I recently paid a visit to the deliciously creepy Haw Par Villa. I visited in the week with my friend Laura and we were the only people there, apart from a couple of older ladies who were also visiting, and a man sweeping up leaves. The weird silence coupled with the odd tableaux that greeted us left a slightly eerie feeling, and I think we were both a bit glad that we hadn’t visited on our own!
Haw Par Villa has been described as a theme park in the past – apparently there did used to be a roller coaster here, but it has long been removed. It is probably best known as somewhere where Singaporean parents would take their children to frighten them into behaving themselves, and also to instil some moral understanding into their little ones.
Originally called the ‘Tiger Balm Gardens’, Haw Par Villa was built by brothers Aw Boon Haw and Aw Boon Par in 1937 as a venue for teaching traditional Chinese values such as respect, filial piety, hard work and self-restraint. The brothers were also responsible for Tiger Balm – a bit of a lifesaver in these tropical climes, as it can be used for anything from stopping the itching of mosquito bites, to providing relief from headaches. I know I am a bit lost without my little pot of the stuff! Haw Par Villa was built by the brothers as they believed that they should contribute something back to the greater good of society – a bit like our modern-day corporate social responsibility agenda I suppose!
The most famous part of Haw Par Villa is probably the depictions in the 10 Courts of Hell. This section is inside and illustrates the Chinese folk belief in ‘diyu’. Each court of hell depicts a judge and poor unfortunates who have committed a crime, and therefore are sentenced to a gruesome punishment, such as being dismembered, boiled in oil, crushed with rocks or decapitated. There is light at the end of the tunnel though, as you can be reborn once you have been punished. Depending on your crime, you could be reborn as a human, animal or vegetable etc! A bit like karma.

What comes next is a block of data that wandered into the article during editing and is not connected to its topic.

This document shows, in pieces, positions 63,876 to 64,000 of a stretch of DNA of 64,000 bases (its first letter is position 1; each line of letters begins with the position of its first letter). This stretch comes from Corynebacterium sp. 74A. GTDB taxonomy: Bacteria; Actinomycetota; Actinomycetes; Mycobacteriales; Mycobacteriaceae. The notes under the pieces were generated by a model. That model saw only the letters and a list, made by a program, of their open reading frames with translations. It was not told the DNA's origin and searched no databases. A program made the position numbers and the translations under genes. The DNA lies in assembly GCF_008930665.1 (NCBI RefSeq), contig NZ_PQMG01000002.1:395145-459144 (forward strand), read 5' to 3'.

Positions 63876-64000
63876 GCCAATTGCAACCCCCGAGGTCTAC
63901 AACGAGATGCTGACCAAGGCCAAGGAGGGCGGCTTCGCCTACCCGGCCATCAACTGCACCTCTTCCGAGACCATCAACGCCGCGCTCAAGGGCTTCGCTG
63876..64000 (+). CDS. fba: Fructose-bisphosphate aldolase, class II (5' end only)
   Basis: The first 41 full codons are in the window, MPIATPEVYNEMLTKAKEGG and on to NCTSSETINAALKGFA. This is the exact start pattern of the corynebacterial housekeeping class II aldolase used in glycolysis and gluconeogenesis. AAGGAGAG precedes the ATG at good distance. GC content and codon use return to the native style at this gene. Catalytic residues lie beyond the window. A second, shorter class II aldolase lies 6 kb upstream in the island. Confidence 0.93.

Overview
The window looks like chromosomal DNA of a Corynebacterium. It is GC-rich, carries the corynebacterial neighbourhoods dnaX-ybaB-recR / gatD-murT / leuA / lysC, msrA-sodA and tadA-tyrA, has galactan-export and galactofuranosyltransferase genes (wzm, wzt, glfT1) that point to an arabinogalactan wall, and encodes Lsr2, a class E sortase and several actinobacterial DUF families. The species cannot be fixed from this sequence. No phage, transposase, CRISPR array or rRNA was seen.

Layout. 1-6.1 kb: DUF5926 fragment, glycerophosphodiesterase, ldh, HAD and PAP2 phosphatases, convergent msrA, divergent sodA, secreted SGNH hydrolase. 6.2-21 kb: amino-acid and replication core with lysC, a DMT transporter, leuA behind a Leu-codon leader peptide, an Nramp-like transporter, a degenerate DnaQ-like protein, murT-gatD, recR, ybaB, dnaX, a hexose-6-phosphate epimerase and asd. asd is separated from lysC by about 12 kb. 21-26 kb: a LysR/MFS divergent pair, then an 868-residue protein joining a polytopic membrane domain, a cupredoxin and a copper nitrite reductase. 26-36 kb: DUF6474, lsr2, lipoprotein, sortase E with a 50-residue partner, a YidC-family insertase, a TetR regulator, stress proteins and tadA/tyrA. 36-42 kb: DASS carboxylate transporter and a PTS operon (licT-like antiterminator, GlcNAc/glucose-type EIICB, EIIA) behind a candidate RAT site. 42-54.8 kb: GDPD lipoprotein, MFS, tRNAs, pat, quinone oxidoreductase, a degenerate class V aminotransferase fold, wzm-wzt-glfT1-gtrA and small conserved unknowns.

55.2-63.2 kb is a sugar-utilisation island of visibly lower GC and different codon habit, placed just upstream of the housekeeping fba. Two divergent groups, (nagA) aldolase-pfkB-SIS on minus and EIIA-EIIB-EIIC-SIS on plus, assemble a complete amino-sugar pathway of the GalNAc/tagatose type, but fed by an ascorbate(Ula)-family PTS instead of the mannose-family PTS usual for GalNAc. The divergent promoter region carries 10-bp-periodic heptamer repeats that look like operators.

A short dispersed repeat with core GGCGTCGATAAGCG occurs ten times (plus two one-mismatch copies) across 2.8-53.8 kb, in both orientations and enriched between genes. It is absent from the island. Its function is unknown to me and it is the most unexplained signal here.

Gruesome though it was, this was probably my favourite part of the park. The rest of the dioramas are interesting to look at, but the signs are either non-existent or very worn making it impossible to really tell what is being depicted. However, some of the scenes are slightly comical because of the expressions on the faces, or show figures stealing chickens or some such thing. Other things are just plain weird, and leave you wondering what on earth is going on.
Some of the scenes depict Chinese stories that have a moral at the end, a bit like a fable. The one below tells a story of a man who saved a whale, and in return, when the ship he was travelling on sunk, the whale saved him from a watery grave.
The ground are set around a pretty pagoda and a little pond which had lots of terrapins swimming around in it. Although it is all a little bit unloved at the moment, you can tell that the grounds must have been quite impressive at one point, set up a hill with lots of colourful pillars and fencing.
I really enjoyed my visit to Haw Par Villa. It was a glimpse back into old Singapore, when moral lessons were much more visible, and perhaps old traditional stories and values were held in greater respect than perhaps they are now. It is a weird and wonderful place to visit, and I feel a little sad that it is a bit neglected at the moment. I left wondering how much longer it would last, and when a real estate company will snap up the land. You can easily reach Haw Par Villa as there is an MRT station right outside the entrance, and there is no fee to get in. If you’d like a look into historic Singapore then it’s definitely worth a visit.
You can find more photos of my trip to Haw Par Villa over on Flickr.